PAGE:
So I need to cheer myself and Richie up. Do I need to take responsibility for Richie? Pretty fucking co-dependent of me. I think the thing is to see what I can do to help him feel better, feel a little more positive, but not go into a decline if I can’t. Even though we’re joined at the hip I have to let go with love if I can’t change it and can’t cure it. Especially because I know I didn’t cause it.
Oh, plus I have revisions to do, and then head down to Albany and back to Jenny’s on Friday, which is a mixed blessing. I just did the drive, but at least Richie did it, and it’s getting to be a long drive.
But I get to spend time with friends in Albany and I get to have time with Jenny where we can do our usual girly things. Plus I miss the advent of Richie’s family, and right now they’re a major problem for me.

So it’s all good. Managing the eating better — I just hope I don’t slip too much as I revise the book.
Oh, and I must Clean All Things. No, actually I must take measured half hours chipping away at stuff, starting with the bedroom, since that’s where I work.

So, what’s on your agenda?

Krissie: Oh God

25 Nov

Literally. I’m going to church. I probably shouldn’t, considering I have a book to finish plus thanksgiving meal to cook, but it’s our minister’s anniversary of his ordination, plus he’s baptising his first grandchild and he’s written a song for her (he’s a musician as well as a minister). And the baby is doubly precious — his mother was diagnosed with breast cancer in her early twenties. And it might even be the first Sunday in Advent — I haven’t looked at a calendar. I haven’t done anything but write.
But I figure if I can’t take an hour and a half off for church then screw it.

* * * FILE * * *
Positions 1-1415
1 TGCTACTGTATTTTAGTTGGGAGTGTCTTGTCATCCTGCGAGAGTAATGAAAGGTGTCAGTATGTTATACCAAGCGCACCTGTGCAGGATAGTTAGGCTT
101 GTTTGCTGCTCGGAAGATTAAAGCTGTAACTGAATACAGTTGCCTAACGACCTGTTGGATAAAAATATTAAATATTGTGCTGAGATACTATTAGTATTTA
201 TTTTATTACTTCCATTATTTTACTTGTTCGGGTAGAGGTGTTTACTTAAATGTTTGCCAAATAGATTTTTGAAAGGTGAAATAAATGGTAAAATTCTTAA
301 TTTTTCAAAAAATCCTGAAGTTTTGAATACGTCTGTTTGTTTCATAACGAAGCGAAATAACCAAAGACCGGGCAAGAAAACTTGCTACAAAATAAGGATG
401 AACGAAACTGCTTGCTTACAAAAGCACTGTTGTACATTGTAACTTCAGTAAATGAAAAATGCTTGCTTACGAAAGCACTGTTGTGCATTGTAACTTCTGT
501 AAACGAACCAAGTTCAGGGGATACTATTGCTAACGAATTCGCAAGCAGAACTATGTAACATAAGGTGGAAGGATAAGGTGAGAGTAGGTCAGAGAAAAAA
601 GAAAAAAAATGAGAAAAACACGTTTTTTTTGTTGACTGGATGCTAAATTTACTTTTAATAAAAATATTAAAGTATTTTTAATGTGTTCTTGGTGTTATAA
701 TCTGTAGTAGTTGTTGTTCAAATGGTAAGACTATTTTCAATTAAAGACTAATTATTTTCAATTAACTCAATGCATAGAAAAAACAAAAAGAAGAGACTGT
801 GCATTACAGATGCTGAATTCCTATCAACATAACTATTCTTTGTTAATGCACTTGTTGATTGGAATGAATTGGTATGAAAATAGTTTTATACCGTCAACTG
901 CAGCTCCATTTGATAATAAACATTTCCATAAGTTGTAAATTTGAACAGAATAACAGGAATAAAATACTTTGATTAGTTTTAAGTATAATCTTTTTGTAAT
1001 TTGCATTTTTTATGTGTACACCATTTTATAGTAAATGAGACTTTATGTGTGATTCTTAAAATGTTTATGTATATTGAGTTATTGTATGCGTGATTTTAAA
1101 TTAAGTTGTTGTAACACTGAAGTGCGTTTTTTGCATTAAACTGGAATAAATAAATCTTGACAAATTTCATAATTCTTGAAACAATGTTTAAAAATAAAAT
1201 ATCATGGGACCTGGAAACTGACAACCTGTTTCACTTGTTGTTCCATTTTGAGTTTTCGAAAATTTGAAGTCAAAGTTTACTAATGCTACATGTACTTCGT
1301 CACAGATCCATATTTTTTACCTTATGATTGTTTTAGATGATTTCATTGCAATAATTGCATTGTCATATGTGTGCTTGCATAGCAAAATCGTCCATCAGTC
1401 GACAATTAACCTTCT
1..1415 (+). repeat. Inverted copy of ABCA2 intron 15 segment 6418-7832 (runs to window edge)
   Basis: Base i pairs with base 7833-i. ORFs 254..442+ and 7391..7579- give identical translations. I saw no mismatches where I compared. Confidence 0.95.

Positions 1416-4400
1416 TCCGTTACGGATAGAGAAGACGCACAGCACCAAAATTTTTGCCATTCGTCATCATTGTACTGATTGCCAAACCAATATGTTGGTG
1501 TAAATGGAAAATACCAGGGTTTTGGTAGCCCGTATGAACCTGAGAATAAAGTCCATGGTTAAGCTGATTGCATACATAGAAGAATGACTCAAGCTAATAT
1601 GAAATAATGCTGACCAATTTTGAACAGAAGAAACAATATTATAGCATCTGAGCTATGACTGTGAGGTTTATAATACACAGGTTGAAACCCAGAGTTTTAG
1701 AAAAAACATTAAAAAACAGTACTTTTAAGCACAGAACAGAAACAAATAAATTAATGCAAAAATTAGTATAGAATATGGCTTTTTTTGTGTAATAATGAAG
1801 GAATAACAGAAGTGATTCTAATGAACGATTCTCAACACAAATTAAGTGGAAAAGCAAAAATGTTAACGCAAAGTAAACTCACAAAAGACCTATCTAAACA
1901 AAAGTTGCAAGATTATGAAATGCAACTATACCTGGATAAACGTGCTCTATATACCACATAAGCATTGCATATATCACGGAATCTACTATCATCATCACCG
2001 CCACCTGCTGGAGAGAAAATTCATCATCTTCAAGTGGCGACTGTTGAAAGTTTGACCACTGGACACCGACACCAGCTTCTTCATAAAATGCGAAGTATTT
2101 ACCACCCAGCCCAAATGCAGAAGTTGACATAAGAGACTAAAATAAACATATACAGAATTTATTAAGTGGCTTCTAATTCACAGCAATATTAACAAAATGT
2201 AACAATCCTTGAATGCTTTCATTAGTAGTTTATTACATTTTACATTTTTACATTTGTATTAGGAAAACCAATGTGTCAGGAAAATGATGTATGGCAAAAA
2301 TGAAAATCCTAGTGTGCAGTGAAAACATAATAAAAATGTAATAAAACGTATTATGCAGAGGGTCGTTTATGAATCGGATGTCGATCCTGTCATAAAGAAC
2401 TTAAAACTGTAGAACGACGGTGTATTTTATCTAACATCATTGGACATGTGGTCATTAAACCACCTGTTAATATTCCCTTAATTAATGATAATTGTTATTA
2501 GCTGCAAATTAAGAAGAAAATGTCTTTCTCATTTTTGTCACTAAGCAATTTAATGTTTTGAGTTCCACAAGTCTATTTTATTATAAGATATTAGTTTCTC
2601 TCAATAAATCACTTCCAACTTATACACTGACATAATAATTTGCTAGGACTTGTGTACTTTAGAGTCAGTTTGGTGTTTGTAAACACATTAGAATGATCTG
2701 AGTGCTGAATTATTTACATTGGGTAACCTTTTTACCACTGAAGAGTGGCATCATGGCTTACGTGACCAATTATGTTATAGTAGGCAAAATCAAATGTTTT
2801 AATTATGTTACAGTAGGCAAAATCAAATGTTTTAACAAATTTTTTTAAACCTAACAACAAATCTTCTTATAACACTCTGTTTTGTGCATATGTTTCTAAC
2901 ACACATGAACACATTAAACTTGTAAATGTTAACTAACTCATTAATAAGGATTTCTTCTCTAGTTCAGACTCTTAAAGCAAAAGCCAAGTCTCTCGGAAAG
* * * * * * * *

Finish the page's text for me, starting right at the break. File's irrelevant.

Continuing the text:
I wrote 7k words yesterday, and could have done a lot more if I wasn’t having brain problems. I’m not sure why my mind isn’t working right. I checked my meds and it’s not side effects. I think it’s part of PTSD over all the deaths in the family, including my mother’s. Right now I’m having trouble seeing the big picture, so I’m just writing and writing and hope I can pull it all together in the end, by cutting and slashing. Some people, me included, usually get the first draft pretty close to right. Some people’s first drafts are in scenes and outlines and bits and pieces all over the place. That’s what this one seems to be, but I’m determined not to panic. Once I have all the pieces then I can figure what works and what doesn’t.
So. It’s snowing and blowing, and I’m not allowing myself Christmas until after we have Thanksgiving dinner and after I finish the book. And I’m champing at the bit (chomping at the bit?) because lord knows I am the biggest Christmas slut in the world.
But bird by bird. I need to cook a meal and finish a book. then I can move ahead.